'Hash Hunters' Web service cracks password hashes for bitcoins

The service lets people post rewards for converting password hashes into their original form

By , IDG News Service |  Security

Large data breaches over the years have yielded millions of hashes, many of which have been converted to their original password for research projects looking at password security. Consulting those lists is often the first step for someone trying to crack one.

If there are no matches, decoding tools and powerful graphics processors can be used to try and covert it. Typically, the longer and more complicated the password is, the harder is it to crack. Brute-force attempts create different word, number and symbol combinations in hopes of generating a matching hash. But that can take a long, long time.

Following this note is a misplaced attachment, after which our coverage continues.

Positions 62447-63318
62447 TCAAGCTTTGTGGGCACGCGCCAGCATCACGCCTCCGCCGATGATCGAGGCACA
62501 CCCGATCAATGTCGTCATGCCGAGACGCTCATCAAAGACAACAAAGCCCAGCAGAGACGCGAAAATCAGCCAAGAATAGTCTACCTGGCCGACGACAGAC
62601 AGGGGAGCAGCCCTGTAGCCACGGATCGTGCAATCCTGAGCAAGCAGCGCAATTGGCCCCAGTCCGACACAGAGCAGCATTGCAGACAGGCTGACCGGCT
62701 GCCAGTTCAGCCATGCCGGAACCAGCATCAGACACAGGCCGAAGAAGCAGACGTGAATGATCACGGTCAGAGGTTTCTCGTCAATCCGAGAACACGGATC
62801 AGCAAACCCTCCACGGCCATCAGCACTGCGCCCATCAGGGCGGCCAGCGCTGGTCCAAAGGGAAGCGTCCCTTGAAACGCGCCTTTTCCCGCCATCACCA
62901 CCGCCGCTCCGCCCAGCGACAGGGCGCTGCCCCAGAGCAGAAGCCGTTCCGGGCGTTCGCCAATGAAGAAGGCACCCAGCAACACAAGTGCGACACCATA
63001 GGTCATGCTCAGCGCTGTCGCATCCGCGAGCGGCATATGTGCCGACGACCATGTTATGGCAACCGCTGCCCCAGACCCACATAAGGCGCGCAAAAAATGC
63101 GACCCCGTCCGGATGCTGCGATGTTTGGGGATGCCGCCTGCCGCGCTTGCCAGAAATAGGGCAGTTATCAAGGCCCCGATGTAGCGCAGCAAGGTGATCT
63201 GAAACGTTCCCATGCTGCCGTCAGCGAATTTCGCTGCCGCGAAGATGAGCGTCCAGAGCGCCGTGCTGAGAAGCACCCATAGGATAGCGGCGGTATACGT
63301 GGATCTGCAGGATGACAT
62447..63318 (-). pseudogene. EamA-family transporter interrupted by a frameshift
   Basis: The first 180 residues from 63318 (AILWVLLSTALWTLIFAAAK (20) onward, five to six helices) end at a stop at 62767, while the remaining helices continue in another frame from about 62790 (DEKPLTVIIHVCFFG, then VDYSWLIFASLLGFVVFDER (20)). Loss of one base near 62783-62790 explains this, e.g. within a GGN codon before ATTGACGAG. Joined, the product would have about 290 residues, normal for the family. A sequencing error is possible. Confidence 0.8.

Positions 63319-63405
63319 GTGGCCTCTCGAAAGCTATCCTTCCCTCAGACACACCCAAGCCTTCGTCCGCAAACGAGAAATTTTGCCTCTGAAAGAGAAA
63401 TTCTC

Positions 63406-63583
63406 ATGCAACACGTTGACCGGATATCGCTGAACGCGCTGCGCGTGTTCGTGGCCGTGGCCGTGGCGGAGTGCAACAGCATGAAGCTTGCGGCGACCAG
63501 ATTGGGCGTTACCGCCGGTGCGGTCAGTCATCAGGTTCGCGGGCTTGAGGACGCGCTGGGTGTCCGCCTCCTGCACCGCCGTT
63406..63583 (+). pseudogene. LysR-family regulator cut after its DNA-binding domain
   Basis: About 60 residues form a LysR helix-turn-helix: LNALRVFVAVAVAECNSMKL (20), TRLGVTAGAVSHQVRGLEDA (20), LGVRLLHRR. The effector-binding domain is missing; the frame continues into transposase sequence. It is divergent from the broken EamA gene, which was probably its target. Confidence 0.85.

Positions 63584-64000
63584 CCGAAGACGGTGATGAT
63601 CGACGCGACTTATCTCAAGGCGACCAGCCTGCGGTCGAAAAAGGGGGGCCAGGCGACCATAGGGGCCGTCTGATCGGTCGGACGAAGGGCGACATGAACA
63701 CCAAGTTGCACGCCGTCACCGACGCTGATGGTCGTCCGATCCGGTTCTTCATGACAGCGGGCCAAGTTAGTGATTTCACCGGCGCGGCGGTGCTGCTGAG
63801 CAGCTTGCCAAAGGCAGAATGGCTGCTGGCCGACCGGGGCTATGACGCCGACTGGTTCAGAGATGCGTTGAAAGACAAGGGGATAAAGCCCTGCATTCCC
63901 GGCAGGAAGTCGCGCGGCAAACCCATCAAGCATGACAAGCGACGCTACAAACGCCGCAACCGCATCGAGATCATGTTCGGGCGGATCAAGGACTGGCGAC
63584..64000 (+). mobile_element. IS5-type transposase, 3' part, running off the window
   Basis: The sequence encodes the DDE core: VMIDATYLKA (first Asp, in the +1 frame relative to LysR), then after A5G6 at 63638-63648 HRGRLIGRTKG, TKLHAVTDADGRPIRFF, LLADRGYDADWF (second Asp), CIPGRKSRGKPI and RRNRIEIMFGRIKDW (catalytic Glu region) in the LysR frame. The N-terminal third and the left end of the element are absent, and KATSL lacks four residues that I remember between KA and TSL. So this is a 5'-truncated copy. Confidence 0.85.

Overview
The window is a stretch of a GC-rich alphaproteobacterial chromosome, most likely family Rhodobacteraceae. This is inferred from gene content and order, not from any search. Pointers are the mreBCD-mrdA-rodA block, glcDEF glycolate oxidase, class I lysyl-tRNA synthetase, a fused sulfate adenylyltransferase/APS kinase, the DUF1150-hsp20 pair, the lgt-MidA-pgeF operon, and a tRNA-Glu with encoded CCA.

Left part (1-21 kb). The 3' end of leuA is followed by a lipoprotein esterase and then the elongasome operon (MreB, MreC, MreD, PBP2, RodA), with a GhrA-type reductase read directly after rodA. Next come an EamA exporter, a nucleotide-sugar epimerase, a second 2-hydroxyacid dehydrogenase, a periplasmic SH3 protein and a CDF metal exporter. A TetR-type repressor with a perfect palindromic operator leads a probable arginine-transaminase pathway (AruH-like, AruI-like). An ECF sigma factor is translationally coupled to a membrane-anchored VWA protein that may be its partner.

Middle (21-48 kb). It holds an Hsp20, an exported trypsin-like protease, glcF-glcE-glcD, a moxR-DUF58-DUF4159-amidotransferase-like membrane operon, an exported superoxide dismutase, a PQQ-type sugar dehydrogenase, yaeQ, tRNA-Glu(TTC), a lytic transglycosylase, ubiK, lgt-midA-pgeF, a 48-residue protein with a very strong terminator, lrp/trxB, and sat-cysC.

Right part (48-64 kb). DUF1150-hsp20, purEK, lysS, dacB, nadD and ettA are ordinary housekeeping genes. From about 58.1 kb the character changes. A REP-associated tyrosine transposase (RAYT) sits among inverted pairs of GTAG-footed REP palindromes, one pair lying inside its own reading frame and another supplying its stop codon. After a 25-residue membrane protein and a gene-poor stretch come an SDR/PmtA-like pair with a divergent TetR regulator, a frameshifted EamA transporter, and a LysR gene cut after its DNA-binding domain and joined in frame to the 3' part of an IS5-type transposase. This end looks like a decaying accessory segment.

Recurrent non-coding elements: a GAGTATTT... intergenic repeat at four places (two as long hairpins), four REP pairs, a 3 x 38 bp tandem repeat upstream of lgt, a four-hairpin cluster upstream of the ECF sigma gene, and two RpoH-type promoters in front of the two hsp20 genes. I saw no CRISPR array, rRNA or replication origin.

Kevin Young, an adjunct professor of information security at Utah Valley University who studies passwords, said via email that there are people on IRC instant messaging channels that will crack passwords for free.

"It's a challenge, the thrill of the hunt," Young wrote.

The utility of Hash Hunters depends on how desperate you are to crack a password, he said. "If you're looking for the password to your girlfriend's laptop and wanna snoop around, it probably isn't worth it. If a disgruntled employee quit and changed the password on your network infrastructure, it would be worth every penny."

Send news tips and comments to jeremy_kirk@idg.com. Follow me on Twitter: @jeremy_kirk

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